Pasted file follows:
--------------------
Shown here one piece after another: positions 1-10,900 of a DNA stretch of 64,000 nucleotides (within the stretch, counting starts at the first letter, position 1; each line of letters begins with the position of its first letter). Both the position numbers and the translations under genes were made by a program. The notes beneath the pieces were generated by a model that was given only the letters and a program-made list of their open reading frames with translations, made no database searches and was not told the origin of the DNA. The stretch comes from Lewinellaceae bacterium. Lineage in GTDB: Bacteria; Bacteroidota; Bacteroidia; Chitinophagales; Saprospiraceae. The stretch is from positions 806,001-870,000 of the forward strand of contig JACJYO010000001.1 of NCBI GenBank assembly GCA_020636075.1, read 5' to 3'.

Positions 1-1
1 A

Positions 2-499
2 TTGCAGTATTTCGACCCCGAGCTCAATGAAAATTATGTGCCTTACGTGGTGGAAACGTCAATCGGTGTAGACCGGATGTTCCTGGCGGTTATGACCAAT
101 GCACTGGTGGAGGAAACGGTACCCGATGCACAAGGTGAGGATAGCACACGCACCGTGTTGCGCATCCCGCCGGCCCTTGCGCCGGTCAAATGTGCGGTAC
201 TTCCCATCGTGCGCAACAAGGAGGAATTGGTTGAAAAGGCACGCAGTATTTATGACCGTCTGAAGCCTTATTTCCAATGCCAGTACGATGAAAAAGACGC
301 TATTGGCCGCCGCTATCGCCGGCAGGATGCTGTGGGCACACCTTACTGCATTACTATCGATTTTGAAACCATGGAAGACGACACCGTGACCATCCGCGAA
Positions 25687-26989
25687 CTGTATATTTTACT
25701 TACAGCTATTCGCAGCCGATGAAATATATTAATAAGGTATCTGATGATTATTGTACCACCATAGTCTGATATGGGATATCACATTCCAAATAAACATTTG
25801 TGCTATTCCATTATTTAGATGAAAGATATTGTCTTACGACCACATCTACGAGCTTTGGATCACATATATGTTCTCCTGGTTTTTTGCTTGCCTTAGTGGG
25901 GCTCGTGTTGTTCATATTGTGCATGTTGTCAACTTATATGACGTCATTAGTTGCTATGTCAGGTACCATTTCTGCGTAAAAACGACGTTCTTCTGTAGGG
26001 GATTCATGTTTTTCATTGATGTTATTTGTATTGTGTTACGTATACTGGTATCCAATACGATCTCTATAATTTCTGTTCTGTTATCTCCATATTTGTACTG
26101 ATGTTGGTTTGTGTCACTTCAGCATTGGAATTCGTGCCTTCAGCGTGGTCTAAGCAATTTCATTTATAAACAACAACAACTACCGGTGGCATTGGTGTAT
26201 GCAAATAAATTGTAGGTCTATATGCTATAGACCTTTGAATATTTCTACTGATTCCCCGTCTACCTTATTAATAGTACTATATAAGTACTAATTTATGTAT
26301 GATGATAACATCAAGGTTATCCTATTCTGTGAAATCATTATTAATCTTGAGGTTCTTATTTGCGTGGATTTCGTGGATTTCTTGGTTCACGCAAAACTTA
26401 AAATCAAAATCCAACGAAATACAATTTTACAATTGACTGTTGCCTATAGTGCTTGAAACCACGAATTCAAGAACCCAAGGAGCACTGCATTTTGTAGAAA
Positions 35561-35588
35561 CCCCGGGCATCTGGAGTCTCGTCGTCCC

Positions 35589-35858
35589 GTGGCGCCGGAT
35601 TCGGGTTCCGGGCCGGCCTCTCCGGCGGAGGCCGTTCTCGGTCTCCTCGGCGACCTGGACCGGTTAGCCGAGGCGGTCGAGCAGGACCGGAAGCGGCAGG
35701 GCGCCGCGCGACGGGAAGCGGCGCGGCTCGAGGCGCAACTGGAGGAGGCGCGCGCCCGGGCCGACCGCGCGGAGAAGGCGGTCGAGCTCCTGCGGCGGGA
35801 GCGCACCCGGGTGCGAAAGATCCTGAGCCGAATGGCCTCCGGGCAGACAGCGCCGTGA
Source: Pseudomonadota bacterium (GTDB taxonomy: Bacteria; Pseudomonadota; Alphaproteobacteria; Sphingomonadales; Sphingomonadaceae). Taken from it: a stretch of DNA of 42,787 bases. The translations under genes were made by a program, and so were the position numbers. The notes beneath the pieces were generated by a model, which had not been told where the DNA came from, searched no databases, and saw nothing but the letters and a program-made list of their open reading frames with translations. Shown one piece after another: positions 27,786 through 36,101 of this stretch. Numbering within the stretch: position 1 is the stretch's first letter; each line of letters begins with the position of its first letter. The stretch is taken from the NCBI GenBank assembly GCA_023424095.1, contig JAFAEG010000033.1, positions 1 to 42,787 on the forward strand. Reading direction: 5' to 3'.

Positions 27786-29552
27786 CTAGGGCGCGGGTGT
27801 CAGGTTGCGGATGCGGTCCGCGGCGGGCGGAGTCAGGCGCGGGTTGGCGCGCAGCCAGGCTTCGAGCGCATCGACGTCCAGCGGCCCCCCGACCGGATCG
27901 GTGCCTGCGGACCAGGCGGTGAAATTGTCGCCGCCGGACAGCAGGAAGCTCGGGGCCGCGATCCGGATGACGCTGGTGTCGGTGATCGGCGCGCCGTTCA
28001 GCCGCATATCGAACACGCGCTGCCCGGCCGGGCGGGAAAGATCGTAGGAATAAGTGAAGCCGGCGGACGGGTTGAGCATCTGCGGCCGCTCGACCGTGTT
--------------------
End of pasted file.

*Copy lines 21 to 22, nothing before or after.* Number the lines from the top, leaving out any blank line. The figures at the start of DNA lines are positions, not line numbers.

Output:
Positions 35589-35858
35589 GTGGCGCCGGAT